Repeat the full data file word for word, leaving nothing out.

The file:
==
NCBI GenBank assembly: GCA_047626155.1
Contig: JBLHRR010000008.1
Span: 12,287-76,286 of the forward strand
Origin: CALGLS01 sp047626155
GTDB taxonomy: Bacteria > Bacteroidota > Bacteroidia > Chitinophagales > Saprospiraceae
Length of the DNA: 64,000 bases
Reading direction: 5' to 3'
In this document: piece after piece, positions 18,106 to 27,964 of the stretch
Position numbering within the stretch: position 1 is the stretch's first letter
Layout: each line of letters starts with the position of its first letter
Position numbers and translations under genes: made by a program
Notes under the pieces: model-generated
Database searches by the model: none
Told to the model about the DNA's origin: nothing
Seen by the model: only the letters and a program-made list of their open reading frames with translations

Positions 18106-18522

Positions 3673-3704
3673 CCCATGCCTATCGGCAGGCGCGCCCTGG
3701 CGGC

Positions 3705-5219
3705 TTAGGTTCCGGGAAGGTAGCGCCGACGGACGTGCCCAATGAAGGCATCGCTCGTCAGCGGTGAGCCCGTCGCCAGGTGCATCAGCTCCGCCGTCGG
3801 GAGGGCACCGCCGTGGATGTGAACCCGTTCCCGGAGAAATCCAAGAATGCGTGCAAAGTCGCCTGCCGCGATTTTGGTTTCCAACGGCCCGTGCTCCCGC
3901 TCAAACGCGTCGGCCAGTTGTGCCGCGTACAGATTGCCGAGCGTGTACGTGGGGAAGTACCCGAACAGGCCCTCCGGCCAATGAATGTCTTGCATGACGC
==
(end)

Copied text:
NCBI GenBank assembly: GCA_047626155.1
Contig: JBLHRR010000008.1
Span: 12,287-76,286 of the forward strand
Origin: CALGLS01 sp047626155
GTDB taxonomy: Bacteria > Bacteroidota > Bacteroidia > Chitinophagales > Saprospiraceae
Length of the DNA: 64,000 bases
Reading direction: 5' to 3'
In this document: piece after piece, positions 18,106 to 27,964 of the stretch
Position numbering within the stretch: position 1 is the stretch's first letter
Layout: each line of letters starts with the position of its first letter
Position numbers and translations under genes: made by a program
Notes under the pieces: model-generated
Database searches by the model: none
Told to the model about the DNA's origin: nothing
Seen by the model: only the letters and a program-made list of their open reading frames with translations

Positions 18106-18522

Positions 3673-3704
3673 CCCATGCCTATCGGCAGGCGCGCCCTGG
3701 CGGC

Positions 3705-5219
3705 TTAGGTTCCGGGAAGGTAGCGCCGACGGACGTGCCCAATGAAGGCATCGCTCGTCAGCGGTGAGCCCGTCGCCAGGTGCATCAGCTCCGCCGTCGG
3801 GAGGGCACCGCCGTGGATGTGAACCCGTTCCCGGAGAAATCCAAGAATGCGTGCAAAGTCGCCTGCCGCGATTTTGGTTTCCAACGGCCCGTGCTCCCGC
3901 TCAAACGCGTCGGCCAGTTGTGCCGCGTACAGATTGCCGAGCGTGTACGTGGGGAAGTACCCGAACAGGCCCTCCGGCCAATGAATGTCTTGCATGACGC